Caloric restriction mimetics (CRMs) mimic the biochemical effects of nutrient deprivation by reducing lysine acetylation of cellular proteins, thus triggering autophagy. Treatment with the CRM hydroxycitrate, an inhibitor of ATP citrate lyase, induced the depletion of regulatory T cells (which dampen anticancer immunity) from autophagy-competent, but not autophagy-deficient, mutant KRAS-induced lung cancers in mice, thereby improving anticancer immunosurveillance and reducing tumor mass. Short-term fasting or treatment with several chemically unrelated autophagy-inducing CRMs, including hydroxycitrate and spermidine, improved the inhibition of tumor growth by chemotherapy in vivo. This effect was only observed for autophagy-competent tumors, depended on the presence of T lymphocytes, and was accompanied by the depletion of regulatory T cells from the tumor bed.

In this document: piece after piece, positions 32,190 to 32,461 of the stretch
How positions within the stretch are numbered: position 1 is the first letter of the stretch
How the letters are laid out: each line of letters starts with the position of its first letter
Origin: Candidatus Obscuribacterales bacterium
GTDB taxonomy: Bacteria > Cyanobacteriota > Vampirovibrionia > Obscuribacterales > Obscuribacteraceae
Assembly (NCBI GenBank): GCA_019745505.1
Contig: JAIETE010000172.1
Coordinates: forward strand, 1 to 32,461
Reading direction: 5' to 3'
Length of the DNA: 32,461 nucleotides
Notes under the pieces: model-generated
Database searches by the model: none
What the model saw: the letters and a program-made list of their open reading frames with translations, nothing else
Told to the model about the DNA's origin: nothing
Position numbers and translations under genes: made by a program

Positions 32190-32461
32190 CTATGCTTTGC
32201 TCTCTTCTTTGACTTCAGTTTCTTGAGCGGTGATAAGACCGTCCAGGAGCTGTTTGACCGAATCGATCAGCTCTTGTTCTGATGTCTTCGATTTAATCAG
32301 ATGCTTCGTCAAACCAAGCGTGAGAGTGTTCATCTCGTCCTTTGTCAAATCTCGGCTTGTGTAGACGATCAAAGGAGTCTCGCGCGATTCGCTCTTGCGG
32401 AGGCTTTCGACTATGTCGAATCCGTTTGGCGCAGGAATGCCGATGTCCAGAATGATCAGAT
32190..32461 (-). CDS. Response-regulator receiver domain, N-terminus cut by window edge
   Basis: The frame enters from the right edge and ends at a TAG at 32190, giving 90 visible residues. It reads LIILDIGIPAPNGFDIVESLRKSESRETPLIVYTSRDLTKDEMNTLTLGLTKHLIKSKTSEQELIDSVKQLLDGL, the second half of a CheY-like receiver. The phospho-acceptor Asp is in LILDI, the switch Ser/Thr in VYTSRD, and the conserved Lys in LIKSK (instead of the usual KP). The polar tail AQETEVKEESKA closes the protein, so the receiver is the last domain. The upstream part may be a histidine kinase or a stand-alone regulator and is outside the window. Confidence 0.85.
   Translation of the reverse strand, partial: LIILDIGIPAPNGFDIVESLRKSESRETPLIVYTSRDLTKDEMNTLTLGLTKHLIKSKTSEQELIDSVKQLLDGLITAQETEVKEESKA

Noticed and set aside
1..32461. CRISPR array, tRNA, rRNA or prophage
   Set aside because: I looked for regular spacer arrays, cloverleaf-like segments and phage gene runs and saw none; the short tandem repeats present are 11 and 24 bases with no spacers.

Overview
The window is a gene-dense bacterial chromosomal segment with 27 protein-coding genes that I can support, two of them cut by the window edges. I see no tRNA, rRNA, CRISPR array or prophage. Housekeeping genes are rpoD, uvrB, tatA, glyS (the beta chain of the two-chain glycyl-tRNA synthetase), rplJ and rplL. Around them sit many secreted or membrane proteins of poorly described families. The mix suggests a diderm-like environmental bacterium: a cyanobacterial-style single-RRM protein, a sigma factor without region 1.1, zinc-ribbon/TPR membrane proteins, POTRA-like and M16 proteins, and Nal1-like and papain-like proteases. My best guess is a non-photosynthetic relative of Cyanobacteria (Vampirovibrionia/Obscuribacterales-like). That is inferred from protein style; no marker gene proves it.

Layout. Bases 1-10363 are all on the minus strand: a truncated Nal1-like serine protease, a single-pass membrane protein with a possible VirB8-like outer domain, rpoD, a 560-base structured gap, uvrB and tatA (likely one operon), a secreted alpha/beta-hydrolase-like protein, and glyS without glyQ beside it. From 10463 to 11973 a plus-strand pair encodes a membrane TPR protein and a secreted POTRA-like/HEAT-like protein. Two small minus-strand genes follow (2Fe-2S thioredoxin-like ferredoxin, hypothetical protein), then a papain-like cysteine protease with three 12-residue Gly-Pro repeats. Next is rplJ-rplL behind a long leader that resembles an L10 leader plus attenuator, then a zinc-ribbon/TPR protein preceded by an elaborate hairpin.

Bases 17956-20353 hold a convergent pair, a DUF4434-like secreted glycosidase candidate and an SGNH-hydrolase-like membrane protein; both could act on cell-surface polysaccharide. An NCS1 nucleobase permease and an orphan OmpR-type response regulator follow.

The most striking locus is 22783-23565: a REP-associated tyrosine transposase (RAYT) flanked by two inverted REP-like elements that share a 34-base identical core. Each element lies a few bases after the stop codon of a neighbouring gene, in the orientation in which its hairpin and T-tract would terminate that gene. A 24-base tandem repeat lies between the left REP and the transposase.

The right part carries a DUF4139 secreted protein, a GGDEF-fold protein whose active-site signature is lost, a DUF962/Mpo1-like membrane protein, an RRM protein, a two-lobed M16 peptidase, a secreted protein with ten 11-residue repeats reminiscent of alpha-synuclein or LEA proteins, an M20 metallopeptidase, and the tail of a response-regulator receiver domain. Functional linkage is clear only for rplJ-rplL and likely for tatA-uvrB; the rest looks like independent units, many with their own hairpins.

Keywords: cancer; chemotherapy; immunosurveillance; regulatory T cell.
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